Anne-Marie, Oh 31 pages isn't so bad. I was envisioning 100 or more. Definitely tell us how it goes with Erin Molta. We def want to know. I think she'll like Trouble and will be able to offer you very useful information. Scholastic is a tough nut to crack!

Rebecca said...

I don't like to say "never." Everything has its place, even the occassional was, were, and "ly" adverb. The trick is to use them sparingly.

adverbs: very annoying when overused (one flaw I noticed when I read Harry Potter and the Sorcerer's Stone), it's best avoided when possible, but that doesn't mean always

dialogue tags: said is boring. People rarely just say things. True, said is fine much of the time, especially for early chapter books, picture books, etc. But sometimes we need a little more to really hear the speaker, unless of course the text around the dialogue leaves nothing to doubt. Like in a line like this: I could barely hear Sheri's muffled voice from under the comforter. "Five more minutes," she said.

keri mikulski :) said...

Great post.

When I teach the passive voice at the college, I tell the students to become aware of the verb and how the subject and verb relate. I usually 'hear' passive verb when I read my work out loud.

The toughest thing for me is description. The action and dialogue flow, but I always have to make sure I save time for description. Oh and transitions.. Yikes. :)

Sheri said...

It's interesting how we each struggle with different aspects of writing. Personally, I love writing description. I never feel my dialogue is great, but I am told it is... But my favorite part of writing is writing the endings of chapters. I love wrapping up that chapter into a satisfying nugget. And I love coming up with titles for my chapters. Maybe the next post should be about what part we each LOVE about novel writing???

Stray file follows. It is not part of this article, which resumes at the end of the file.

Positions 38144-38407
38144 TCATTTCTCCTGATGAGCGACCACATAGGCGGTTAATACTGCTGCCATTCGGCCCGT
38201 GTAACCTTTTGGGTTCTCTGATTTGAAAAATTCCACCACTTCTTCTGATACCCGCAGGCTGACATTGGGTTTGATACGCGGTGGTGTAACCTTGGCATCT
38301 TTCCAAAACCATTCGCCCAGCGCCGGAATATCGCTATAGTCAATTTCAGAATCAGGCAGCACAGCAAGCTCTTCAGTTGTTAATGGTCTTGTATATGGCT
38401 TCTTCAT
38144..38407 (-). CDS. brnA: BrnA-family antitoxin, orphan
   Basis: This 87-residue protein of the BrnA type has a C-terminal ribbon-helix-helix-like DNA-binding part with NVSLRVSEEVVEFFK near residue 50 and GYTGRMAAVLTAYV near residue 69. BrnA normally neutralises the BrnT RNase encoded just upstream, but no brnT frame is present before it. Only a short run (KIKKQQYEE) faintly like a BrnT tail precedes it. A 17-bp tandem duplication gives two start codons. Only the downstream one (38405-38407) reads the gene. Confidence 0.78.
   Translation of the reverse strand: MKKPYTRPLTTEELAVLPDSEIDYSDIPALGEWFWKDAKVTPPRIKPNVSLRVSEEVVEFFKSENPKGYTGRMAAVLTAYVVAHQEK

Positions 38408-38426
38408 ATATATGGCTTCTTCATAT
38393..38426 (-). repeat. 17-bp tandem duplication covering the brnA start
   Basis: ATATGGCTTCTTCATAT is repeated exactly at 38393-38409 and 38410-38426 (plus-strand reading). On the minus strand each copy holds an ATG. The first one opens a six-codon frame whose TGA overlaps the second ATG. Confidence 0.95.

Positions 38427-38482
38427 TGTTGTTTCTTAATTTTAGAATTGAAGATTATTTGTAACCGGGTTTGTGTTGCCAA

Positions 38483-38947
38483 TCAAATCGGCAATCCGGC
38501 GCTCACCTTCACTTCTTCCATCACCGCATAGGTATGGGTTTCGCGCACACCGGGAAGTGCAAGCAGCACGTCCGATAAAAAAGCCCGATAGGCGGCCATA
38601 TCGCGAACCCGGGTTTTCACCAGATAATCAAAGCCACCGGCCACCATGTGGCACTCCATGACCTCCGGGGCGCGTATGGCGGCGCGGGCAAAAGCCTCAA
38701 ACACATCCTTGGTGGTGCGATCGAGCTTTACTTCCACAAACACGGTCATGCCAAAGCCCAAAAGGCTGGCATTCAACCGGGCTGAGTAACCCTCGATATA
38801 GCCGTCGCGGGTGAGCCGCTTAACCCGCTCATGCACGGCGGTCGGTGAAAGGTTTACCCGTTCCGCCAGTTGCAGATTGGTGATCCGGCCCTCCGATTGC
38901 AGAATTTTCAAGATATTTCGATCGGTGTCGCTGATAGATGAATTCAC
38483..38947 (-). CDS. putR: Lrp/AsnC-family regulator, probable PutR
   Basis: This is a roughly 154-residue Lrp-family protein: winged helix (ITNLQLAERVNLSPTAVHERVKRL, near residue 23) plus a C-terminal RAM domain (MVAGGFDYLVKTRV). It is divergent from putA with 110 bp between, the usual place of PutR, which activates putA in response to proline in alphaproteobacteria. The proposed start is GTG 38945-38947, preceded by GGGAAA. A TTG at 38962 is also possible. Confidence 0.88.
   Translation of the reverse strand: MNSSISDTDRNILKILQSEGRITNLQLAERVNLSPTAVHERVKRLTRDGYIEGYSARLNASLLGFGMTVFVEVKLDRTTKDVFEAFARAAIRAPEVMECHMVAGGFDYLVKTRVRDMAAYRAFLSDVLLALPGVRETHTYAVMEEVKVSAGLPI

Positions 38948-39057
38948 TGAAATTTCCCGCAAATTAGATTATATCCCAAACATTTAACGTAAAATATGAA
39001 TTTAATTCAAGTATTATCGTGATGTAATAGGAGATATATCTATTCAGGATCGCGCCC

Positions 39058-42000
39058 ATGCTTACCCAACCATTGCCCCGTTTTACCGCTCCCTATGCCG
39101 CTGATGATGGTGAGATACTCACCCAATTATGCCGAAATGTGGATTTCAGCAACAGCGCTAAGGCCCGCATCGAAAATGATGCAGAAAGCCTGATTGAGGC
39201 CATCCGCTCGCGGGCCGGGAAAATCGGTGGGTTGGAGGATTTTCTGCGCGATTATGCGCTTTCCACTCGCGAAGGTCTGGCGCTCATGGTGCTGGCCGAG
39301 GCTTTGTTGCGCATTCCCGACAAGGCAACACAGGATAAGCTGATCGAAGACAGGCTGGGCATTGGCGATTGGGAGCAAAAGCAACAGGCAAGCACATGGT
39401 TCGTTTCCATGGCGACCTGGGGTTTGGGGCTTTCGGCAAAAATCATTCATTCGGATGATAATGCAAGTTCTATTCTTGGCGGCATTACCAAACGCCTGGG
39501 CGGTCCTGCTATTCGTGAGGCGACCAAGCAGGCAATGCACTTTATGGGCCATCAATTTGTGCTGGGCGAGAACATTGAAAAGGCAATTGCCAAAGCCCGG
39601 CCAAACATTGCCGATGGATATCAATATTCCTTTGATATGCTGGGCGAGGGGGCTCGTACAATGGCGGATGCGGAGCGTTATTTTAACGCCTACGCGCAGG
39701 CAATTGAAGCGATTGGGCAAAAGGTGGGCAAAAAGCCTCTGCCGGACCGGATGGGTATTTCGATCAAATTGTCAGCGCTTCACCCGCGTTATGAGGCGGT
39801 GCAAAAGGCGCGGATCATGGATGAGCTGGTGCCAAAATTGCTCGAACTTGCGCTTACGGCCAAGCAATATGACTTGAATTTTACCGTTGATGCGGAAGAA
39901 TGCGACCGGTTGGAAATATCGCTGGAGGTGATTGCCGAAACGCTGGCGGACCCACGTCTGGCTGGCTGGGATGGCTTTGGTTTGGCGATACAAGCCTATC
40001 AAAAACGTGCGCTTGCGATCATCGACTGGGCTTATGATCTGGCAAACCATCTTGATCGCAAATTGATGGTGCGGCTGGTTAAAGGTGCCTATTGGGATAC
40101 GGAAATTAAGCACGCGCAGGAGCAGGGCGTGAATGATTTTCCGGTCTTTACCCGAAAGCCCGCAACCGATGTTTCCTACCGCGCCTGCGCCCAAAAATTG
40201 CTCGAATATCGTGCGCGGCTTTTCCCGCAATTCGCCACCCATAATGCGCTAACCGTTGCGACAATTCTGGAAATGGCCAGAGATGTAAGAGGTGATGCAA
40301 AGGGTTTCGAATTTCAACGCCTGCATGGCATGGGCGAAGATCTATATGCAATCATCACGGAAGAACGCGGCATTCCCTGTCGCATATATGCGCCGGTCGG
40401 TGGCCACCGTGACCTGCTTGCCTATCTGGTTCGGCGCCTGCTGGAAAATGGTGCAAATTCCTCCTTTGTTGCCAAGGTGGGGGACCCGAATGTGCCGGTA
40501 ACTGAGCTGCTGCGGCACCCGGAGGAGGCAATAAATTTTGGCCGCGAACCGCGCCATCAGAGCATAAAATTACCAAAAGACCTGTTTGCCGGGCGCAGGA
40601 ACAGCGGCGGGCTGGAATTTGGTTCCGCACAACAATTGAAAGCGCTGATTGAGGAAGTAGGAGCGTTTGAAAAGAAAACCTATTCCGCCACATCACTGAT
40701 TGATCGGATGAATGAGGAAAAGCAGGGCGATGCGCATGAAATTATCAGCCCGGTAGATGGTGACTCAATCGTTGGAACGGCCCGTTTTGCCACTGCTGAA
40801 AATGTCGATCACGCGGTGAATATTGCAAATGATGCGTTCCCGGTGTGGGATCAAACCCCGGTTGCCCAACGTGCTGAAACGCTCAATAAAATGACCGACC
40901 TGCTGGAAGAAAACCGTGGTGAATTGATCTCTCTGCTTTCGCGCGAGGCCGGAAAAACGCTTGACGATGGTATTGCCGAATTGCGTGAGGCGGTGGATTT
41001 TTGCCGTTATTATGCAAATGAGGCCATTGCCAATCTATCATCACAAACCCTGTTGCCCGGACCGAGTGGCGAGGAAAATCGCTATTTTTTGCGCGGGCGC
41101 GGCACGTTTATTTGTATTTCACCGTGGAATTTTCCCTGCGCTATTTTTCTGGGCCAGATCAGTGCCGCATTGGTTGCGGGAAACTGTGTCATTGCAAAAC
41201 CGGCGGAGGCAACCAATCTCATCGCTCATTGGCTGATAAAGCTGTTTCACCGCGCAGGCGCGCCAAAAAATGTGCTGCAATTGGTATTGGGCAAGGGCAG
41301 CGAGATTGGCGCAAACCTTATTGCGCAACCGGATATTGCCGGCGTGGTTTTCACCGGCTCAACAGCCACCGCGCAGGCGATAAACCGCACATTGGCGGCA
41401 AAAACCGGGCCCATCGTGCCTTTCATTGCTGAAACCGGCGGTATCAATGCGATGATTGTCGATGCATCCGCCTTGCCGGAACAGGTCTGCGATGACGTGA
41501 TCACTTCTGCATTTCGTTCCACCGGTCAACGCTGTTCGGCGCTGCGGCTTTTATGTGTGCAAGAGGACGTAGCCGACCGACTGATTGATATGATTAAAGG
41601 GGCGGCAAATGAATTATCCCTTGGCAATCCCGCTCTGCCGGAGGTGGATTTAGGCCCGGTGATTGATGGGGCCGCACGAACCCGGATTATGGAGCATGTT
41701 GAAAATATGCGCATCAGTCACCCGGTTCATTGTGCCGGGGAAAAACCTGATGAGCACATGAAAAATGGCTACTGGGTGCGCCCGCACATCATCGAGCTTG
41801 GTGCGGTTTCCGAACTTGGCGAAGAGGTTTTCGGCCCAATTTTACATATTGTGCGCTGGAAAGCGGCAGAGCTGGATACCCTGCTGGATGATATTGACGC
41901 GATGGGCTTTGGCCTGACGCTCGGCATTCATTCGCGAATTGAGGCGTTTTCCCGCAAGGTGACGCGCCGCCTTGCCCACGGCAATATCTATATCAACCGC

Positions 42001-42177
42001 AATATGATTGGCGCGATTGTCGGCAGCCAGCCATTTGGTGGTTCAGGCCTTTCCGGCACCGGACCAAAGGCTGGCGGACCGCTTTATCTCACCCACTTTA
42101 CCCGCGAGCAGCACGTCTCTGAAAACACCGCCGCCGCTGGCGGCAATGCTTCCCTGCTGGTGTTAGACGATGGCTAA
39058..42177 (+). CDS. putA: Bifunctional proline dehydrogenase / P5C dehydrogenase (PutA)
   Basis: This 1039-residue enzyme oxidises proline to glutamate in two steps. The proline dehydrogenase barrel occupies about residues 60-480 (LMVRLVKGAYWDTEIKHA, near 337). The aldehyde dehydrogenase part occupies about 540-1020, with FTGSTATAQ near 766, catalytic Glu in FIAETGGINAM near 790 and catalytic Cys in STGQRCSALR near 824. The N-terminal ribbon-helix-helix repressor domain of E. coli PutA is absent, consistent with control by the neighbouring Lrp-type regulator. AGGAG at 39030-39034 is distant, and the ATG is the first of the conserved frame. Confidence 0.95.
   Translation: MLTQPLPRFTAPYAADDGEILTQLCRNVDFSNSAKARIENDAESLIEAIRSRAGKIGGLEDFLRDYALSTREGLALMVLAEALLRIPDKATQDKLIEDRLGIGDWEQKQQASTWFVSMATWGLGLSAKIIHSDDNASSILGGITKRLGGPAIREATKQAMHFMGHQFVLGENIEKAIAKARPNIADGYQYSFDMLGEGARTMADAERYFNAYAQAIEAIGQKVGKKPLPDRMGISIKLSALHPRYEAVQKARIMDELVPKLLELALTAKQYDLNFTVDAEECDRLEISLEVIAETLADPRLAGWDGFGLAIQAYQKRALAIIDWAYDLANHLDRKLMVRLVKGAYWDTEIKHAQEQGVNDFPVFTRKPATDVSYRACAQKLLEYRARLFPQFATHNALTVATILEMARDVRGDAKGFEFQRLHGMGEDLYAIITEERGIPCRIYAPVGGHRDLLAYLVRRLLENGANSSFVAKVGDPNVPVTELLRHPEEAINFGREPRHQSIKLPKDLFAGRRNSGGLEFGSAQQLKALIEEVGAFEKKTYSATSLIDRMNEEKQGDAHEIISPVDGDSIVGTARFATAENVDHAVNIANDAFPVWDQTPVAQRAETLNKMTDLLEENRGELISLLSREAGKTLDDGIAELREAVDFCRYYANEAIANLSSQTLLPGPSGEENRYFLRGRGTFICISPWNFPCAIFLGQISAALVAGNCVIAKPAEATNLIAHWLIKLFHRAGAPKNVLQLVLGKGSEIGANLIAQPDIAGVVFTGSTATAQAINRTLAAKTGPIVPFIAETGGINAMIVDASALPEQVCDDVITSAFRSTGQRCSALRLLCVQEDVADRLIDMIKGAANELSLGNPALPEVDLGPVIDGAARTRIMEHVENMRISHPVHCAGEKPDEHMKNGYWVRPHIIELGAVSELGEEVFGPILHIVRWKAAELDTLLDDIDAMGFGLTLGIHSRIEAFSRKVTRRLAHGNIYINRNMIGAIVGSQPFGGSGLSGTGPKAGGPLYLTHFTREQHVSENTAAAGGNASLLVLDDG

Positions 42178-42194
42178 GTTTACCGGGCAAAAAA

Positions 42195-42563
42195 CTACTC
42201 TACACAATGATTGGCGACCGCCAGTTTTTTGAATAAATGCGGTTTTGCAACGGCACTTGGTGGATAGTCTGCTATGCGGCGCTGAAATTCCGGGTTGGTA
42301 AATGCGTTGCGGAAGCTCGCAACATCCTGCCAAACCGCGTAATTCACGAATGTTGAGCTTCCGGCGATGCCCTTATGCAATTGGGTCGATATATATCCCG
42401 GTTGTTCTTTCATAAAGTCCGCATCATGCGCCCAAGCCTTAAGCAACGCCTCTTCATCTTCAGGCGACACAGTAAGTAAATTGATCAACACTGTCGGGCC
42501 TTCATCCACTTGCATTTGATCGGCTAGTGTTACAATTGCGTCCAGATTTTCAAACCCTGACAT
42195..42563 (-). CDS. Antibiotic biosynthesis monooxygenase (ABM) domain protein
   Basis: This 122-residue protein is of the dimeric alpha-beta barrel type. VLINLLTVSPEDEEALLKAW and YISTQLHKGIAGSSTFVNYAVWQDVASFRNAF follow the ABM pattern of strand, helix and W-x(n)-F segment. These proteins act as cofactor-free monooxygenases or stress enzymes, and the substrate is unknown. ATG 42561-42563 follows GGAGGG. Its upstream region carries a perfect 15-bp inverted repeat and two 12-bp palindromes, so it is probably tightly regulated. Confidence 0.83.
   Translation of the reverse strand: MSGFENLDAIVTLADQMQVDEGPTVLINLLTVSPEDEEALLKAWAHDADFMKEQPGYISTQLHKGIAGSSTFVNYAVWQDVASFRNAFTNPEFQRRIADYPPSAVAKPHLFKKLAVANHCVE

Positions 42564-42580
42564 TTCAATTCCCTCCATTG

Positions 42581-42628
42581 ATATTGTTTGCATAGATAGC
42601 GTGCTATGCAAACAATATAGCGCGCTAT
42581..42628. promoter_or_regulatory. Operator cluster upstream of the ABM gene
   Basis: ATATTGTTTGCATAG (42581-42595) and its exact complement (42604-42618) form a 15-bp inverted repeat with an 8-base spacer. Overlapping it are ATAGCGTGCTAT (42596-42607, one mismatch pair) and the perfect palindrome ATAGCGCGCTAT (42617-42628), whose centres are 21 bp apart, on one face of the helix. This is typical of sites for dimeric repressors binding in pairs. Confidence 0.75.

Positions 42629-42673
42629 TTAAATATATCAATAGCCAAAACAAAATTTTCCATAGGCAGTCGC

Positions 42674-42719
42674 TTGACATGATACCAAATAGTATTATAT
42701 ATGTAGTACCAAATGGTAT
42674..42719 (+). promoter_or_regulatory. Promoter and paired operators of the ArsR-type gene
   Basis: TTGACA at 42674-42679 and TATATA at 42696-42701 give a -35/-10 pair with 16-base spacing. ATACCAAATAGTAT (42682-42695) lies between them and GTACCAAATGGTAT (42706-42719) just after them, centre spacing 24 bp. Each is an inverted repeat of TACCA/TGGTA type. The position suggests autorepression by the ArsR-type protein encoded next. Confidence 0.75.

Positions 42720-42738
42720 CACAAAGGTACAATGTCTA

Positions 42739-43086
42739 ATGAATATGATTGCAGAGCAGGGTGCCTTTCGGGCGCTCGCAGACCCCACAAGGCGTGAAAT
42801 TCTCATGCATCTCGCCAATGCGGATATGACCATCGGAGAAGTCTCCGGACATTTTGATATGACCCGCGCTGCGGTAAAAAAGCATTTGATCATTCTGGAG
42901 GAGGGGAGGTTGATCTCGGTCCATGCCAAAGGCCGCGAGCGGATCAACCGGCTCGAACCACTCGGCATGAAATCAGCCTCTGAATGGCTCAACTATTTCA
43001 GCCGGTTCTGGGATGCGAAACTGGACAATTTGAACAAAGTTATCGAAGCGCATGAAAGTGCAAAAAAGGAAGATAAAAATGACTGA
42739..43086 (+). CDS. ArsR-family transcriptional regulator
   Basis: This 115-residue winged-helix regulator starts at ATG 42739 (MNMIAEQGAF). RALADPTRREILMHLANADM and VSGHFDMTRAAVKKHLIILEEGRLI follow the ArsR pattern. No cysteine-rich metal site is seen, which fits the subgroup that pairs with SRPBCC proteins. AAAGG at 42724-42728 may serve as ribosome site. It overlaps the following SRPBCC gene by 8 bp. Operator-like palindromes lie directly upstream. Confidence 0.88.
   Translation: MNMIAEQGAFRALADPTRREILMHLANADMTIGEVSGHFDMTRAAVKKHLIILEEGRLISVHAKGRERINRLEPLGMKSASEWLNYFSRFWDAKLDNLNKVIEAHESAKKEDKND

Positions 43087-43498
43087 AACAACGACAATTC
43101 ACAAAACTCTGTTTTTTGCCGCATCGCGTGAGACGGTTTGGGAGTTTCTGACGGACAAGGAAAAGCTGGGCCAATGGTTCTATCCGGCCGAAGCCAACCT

Barrie said...

Hmmm....I don't tend to worry about this stuff too much until the 2nd draft. And I love ing verbs! Seriously. So, my first draft is loaded with them. I find description tough. I use a decent thesaurus or two to dig up strong verbs. Fun post!

Angela said...

I do think of the rules and my cheat is - If I can't fix it, I cut it.

So: We are driving to my sisters.

Becomes:

Bird punched the window.

or

"Don't throw up in the backseat or we'll never get across the border to the male strip club."

Just focus on something else in the car.

Sheri said...

I agree, Barrie, the first draft is just about getting it done and figuring things out. Revisions are all about these no-no's and adding layers.

I like your responses Beth and I agree, focusing on the action is much more interesting. I would never actually use my example in a novel. It's just even these simple sentences we use everyday, don't need to have a passive voice. If we focus on removing the passive voice in our everyday-ness, it will be easier to avoid it in our writing too.

David said...

This is a good example of why people should know some grammar. You are worrying about how to avoid the passive in "We are driving" when that phrase is not passive in the first place. It is active, just as active as "We drive". It is present continuous -- and active. The passive would be "We are being driven." If there are grammar police who are telling you otherwise, I hope the real police in your district are better informed about real laws, or you might go to jail for sneezing.

Sheri said...